- Offers 3 types of testing via autosomal, broad YDNA, and broad mtDNA tests, which includes Ethnicity, Neanderthal ancestry, Paternal, and Maternal genealogical reports as opposed to AncestryDNA’s sole ethnicity report
- Has the 2nd largest DNA database after AncestryDNA, with more than 5 million results
- Family tree doesn’t cost anything extra (so no subscriptions)
- Includes a chromosome browser for comparing results (This way you can compare DNA associated with DNA Relatives)
- Slightly more expensive DNA tests are better overall value because of the additional types of tests and reports
- You can see you’re ancestors’ migration patterns and even how many Neanderthal variants you carry in your DNA
- Easy-to-read reports
- Limited genealogical community compared to other sites
- Limited ability to contact matches
- Does not allow upload of raw data from other sites
- Health and wellness test are not part of the basic test, it costs a bit extra
23andMe’s database of 5 million users is substantial and its tools are extensive. Although more expensive it provides a lot more detail about your DNA than just your ethnicity. It’s also far more educational than AncestryDNA, offering you a detailed genetic health screening in addition to matching you with DNA relatives. If you’re looking for something slightly beyond just a simple genealogical search for relatives, then 23andMe is a better value.
This past Christmas I purchased a DNA kit for my son Dylan because 23andMe had a 30% discount on the Ancestry + Health test. I thought it would be a great way to introduce him to the wonderful world of showing where his family came from as well as give us some information on his health.
The kit comes in a small box, with a very simple 6-step set of instructions on how to collect saliva and mail it back to their location.
Initially, getting Dylan to understand how to produce enough saliva to fill the specimen collector proved difficult. Spitting is not the same as generating saliva, so he was trying to blow bubbles and spit them into the tube (With hilarious results). After a while, I hit on the right method though. Simply asking him to bite down on his tongue for 1-2 minutes resulted in a better flow of saliva, and he quickly filled the tube to the correct amount.
Once we finished with the task of collecting the sample, we then had to contend with the ambiguous instructions regarding registering an account for Dylan. It turns out that 23andMe does allow minors to register, but if they are under 13, then they have to be registered under the parent (or guardians) account. I wish they could have explained that clearly, because the option to register a new account doesn’t include any information about this.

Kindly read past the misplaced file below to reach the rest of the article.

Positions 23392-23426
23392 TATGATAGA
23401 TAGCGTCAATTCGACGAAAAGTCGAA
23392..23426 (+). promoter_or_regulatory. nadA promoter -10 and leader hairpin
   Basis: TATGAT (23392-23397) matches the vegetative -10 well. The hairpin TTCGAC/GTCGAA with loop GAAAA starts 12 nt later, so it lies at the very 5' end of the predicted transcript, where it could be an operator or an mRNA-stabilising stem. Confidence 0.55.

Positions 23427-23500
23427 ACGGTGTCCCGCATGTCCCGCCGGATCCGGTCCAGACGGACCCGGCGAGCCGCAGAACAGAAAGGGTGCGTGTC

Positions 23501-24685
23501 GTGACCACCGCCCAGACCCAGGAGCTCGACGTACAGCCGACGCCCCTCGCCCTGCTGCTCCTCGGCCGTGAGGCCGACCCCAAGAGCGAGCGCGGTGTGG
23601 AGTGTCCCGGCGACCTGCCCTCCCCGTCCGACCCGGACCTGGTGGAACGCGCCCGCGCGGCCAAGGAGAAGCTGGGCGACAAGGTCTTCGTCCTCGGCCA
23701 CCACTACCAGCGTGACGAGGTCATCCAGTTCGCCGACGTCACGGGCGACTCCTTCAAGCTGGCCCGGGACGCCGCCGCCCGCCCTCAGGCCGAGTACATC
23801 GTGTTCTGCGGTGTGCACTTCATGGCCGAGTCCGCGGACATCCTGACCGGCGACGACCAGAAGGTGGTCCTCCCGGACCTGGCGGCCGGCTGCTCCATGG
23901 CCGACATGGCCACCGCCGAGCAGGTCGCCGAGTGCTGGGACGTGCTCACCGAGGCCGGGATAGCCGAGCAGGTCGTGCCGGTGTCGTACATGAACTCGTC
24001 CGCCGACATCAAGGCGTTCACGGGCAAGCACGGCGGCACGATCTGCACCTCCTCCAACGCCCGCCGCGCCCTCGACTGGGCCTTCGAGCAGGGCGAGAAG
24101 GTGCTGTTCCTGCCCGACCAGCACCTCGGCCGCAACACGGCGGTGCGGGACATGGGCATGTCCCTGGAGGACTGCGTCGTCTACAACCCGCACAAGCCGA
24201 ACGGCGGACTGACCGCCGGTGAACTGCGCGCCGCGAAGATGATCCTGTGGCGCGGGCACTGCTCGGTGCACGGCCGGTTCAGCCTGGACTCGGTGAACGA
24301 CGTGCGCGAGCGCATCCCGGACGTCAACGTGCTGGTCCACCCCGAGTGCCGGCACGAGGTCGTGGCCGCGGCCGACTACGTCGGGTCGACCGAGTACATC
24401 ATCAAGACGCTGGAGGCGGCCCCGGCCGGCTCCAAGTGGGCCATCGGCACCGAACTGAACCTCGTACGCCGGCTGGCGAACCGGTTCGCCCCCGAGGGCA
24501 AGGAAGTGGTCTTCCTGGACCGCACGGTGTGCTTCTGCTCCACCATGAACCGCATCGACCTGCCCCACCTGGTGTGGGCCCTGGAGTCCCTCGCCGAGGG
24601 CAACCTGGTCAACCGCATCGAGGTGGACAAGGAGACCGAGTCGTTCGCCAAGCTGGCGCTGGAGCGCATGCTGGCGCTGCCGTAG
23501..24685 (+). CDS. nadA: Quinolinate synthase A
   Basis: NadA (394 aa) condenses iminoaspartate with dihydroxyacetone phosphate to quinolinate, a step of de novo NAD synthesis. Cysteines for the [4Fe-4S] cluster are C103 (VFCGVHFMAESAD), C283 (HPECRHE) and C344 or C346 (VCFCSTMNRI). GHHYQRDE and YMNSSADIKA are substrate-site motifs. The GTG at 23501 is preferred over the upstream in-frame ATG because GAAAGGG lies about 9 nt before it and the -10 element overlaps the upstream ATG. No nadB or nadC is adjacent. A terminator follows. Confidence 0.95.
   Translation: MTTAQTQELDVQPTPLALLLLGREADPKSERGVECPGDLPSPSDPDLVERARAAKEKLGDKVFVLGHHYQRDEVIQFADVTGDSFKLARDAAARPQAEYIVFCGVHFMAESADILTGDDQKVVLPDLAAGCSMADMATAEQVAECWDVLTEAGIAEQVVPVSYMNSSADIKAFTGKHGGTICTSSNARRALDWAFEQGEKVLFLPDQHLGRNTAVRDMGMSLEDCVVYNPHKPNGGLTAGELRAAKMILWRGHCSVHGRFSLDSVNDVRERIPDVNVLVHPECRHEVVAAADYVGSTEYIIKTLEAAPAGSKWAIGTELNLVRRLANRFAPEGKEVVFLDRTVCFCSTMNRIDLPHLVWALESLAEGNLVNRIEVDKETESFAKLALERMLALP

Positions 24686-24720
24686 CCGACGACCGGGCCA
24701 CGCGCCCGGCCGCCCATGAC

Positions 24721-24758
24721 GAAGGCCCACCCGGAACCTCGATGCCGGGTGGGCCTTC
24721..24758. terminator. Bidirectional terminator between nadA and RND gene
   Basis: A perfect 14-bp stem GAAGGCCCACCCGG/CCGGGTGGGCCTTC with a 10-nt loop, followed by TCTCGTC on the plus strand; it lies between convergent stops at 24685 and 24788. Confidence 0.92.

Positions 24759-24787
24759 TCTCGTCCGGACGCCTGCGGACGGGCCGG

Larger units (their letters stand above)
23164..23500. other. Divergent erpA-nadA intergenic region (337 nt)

In fact, it took the better part of half an hour, searching through their help pages to find out that you can’t register a minor directly. Perhaps they will improve this process in the future, so parents have an easier and less frustrating time trying to enter a birthdate that the system won’t accept and doesn’t give you a reason for not accepting it.
Once registered, we were able to quickly enter his profile information, complete a few surveys and sent off his sample. Results typically take 2-4 weeks, and there’s a very handy tool on their website which shows where you are in the process, so you can quickly get an update anytime you like.
Personally, I can’t wait to show Dylan some of the reports, especially in how it relates to where both my wife and I come from. I’m sure it will spark a good discussion in our house about how we are connected in so many ways to the world around us, especially at this time when race and ethnicity are hot topics often covered by the media. In fact, I hope that in the future everyone gets a chance to complete a DNA test because the results challenge us to have a broader discussion about ethnicity and how we are all very much related to each other.
Like many important purchases, choosing a DNA test depends on your priorities. If you’re looking for simple genealogical information and want to find relatives, then AncestryDNA is the way to go, just by virtue of having a database that’s twice as large as 23andMe. However, if you want more than that, including detailed health reports and more extensive DNA testing then 23andMe is recommended!
For more information click on the following URL’s or search online for coupons/discounts:
Interested in other websites that can import your raw DNA profile file? Click on the following links: